Why ‘just’ getting a ticket and going to a concert, if it can be much more exciting? This is what the organizers of the International Chamber Musical Festival must have thought. And so in addition to the Tour d’Utrecht, the festival had another treat in store for its audience: scratchcard concerts. Instead of a ticket, spectators were given scratchcards that determined which concerts they were going to see. Of course, this method was not completely spontaneous, as there were only four (pre determined) routes. But not knowing beforehand where one would go was just that little bit more adventurous.

Seldom Sene © Hans Hijmering
Seldom Sene
© Hans Hijmering

My scratchcard led me to start the journey at Utrecht University’s Academiegebouw. Here, flute quintet Seldom Sene performed in the gorgeous Senaatszaal. They presented a programme consisting of Renaissance, Baroque and modern music, played on flutes stemming from matching eras. The quintet started with Giovanni Coprario’s relaxing Fantasia (after Luca Marenzio: 'O voi‘che sospirate’): meditative music that formed a perfect start to the Sunday morning. But it was the next piece, Thomas Tallis’ O sacrum convivium, that created a particularly special atmosphere. Listening to Tallis’ ancient, rather melancholic music while Utrecht University professors from all eras looked down from their portraits on the wall, was touching. This serenity, however, was disturbed completely by Wouter Snoei’s atonal Interreaction. This contemporary piece, composed to sound different every time it was played, sounded rather like a puffing machine than actual music.

Shin Sihan and Anne Brackman © Hans Hijmering
Shin Sihan and Anne Brackman
© Hans Hijmering

The next location revealed on the scratchcard was the Utrecht Centre for the Arts. In a room that resembled a small church with stained glass and wooden galleries, Shin Sihan played the violin and Anne Brackman the piano. These 19 year olds showed their amazing talent and energy in Maurice Ravel’s surprising Violin Sonata in G major. Sihan’s tones stood out for their clarity, while Brackman's notes shone, then flowed beautifully. Ravel’s music fascinated with special dissonances, mysterious cadenzas and a staggering Perpetuum mobile third movement. A real treat was Claude Debussy’s Clair de lune in an arrangement for violin and piano. Although the duo played somewhat hastily, they did not play without feeling. Brackman and Sihan’s programme ended in a spectacular finale with and strings coming off Sihan’s violin in Fritz Kreisler’s characteristic Tambourin chinois.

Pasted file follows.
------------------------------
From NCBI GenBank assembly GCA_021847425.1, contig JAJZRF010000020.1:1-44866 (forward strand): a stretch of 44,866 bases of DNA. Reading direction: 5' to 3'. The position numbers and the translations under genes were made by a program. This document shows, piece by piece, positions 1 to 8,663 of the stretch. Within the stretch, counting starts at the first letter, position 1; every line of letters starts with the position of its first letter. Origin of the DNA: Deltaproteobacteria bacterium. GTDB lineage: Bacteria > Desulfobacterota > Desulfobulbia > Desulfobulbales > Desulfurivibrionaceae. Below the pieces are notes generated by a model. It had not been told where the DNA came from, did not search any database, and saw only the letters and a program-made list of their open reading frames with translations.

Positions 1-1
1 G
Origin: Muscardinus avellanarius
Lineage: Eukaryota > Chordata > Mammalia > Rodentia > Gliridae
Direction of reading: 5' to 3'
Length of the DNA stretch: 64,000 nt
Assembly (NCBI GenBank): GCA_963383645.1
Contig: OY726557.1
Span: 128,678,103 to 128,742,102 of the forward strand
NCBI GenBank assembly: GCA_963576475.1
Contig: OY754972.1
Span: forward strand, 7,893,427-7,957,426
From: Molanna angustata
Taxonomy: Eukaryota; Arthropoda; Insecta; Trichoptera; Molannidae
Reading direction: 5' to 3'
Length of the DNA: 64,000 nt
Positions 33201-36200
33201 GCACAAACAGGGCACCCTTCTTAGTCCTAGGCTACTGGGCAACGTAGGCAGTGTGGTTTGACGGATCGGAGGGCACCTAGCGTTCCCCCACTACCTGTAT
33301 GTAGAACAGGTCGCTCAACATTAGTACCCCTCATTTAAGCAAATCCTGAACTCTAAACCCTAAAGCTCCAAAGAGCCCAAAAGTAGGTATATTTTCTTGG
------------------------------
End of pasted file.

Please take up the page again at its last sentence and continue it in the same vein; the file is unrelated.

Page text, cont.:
This absolute highlight was followed by a visit to the Central Museum. Here, the Furioso Quartet brought Ludwig van Beethoven’s String Quartet in C major, Op.59 no. 3 “Razumovsky”. It was played well with the faster, more intense movements standing out from the overall standard classical music repertoire. But when the two violins played together they occasionally seemed to clash, as the sound they produced combined almost sounded out of tune.

Janine Jansen, Jan Jansen and Nicolas Altstaedt © Hans Hijmering
Janine Jansen, Jan Jansen and Nicolas Altstaedt
© Hans Hijmering

The most spectacular location was kept until the end: the Dom church. Janine Jansen herself presented a short concert with works by Bach and Vivaldi. Together with her father, organist and harpsichord player Jan Jansen, and cellist Nicolas Altstaed, she had created a programme with little spectacular music but varied instrument combinations. Although the setting was enchanting, the acoustics were not very good as they created what sounded like an endless resonance where a clear melody was hard to find.

While the festival’s poster girl performing in the imposing Dom church made for a fitting if anticlimactic, finale, the highlight of the scratchcard journey were the youthful Sihan and Brackman. But the journey was never a dull one; the scratchcard concert proved to be as surprising as the concept suggested, and is fully recommended upon its hopeful return next year.